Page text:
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Integrating Substance Abuse Treatment and Criminal Justice Supervision

NCJ Number
Science and Practice Perspectives Volume: 2 Issue: 1 Dated: August 2003 Pages: 4-14
Douglas B. Marlowe J.D.
Date Published
August 2003
11 pages
This article discusses the effectiveness of programs that combine community-based drug abuse treatment with ongoing criminal justice supervision.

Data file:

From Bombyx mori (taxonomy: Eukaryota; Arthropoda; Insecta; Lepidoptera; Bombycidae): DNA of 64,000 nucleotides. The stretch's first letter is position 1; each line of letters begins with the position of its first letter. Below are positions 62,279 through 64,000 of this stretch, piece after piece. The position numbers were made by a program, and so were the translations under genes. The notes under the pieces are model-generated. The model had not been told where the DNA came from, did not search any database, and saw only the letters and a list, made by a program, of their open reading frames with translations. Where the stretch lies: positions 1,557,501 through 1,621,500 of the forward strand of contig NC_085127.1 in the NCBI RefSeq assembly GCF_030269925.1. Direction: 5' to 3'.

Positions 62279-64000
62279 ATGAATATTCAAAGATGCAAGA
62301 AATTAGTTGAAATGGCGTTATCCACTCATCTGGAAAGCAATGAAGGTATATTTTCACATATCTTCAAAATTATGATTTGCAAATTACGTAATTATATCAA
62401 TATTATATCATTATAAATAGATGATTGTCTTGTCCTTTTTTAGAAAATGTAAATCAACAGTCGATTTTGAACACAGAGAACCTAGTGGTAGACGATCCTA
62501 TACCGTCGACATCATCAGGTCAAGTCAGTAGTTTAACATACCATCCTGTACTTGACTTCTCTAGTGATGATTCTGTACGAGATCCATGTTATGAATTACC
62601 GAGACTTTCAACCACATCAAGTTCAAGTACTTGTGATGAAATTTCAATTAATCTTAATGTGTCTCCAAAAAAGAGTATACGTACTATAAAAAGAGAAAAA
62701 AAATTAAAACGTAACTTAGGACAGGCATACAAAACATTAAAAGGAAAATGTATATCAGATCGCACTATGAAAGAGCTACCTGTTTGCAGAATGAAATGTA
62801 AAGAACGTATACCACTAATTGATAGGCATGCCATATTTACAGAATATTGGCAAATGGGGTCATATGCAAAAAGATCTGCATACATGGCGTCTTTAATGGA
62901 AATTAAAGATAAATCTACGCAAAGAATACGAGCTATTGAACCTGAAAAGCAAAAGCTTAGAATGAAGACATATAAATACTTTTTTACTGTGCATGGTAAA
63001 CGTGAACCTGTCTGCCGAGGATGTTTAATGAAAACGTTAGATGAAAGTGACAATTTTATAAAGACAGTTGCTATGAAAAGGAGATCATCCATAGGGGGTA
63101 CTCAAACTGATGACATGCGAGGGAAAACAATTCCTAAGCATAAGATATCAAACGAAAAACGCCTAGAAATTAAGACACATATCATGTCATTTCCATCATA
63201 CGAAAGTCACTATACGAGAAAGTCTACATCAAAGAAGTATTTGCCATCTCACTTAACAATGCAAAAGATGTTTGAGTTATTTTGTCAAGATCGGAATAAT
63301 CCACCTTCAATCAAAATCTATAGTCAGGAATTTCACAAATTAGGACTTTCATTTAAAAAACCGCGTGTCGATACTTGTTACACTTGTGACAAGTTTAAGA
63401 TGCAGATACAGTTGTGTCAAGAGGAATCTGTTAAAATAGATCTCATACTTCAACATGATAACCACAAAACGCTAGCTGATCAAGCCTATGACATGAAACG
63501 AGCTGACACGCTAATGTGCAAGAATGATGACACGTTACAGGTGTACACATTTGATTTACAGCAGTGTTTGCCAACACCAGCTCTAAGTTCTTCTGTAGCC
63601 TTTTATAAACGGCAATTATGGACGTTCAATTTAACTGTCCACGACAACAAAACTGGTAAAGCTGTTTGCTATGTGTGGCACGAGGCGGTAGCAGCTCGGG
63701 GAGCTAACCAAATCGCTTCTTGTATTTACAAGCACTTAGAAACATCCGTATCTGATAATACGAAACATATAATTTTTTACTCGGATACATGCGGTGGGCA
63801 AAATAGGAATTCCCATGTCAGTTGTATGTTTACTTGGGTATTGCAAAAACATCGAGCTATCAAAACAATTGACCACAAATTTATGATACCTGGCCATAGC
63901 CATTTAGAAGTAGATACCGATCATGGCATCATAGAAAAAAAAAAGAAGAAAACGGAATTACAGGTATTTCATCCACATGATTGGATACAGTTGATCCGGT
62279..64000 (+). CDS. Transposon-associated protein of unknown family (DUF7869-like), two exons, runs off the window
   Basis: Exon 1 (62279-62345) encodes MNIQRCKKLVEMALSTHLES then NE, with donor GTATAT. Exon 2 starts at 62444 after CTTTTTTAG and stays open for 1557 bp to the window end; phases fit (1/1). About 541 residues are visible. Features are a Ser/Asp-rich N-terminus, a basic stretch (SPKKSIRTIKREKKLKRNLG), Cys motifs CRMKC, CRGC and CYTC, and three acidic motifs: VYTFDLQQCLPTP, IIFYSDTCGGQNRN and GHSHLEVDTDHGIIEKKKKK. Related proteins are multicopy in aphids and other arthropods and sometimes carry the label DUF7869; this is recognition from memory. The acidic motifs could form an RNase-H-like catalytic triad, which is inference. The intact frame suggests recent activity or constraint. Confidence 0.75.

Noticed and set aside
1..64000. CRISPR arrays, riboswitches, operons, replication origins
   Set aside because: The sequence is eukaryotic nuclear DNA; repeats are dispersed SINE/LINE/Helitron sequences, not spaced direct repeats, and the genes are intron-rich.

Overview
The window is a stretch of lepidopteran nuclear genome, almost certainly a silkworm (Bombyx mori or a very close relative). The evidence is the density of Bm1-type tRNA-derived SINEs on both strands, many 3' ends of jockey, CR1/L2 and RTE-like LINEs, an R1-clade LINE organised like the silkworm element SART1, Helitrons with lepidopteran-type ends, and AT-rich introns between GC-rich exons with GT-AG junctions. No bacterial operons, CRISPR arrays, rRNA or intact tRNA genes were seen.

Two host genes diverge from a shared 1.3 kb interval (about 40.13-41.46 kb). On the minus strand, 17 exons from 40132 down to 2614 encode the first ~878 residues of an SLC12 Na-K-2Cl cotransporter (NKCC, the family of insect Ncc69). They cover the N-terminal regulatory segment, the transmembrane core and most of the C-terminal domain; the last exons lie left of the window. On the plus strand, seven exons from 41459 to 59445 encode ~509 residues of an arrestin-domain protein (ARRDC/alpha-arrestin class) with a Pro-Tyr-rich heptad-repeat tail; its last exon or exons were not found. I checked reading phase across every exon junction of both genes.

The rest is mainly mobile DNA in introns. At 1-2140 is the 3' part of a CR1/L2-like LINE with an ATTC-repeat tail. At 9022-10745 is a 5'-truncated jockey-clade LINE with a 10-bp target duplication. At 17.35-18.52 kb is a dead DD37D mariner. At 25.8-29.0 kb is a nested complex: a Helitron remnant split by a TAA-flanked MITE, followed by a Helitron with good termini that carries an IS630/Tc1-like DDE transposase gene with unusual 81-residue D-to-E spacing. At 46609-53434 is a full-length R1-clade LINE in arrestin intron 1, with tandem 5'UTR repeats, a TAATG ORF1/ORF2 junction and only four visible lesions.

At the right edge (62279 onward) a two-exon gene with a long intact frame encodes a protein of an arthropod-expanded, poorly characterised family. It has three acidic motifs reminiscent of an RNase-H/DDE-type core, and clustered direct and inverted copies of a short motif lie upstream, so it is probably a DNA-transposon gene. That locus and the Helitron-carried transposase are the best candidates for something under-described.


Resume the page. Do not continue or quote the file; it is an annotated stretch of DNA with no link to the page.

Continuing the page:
Integrated public health-public safety strategies blend the functions of the criminal justice system and the drug abuse treatment system in order to optimize outcomes for offenders. Substance abuse treatment assumes a central role in these programs and is provided in clients’ community-of-origin. This enables clients to maintain family and social contacts and seek or continue in gainful education or employment. Examples of recent integrated public health-public safety strategies include drug courts and work-release therapeutic communities. Programs that have demonstrated effectiveness share a core set of attributes. They provide treatment in the community. They offer the opportunity for clients to avoid incarceration or a criminal record. Clients are closely supervised to ensure compliance. The consequences for noncompliance are certain and immediate. Research evidence suggests that public health proponents and public safety proponents may have different types of drug-involved offenders in mind. Certain offenders might be well suited to being diverted into treatment and given an opportunity to avoid the stigma of a criminal record. Others require intensive monitoring and consistent consequences for noncompliance in treatment. The degree to which criminal justice authorities and drug treatment providers coordinate their functions for a particular client should be based upon a careful assessment of that client’s risk status and ongoing monitoring of his or her progress in treatment. Programs that jointly allocate responsibility for clients to criminal justice and drug abuse treatment professionals are in the best position to respond readily by increasing or decreasing their coordination efforts, depending upon clients’ performance in the program. 39 references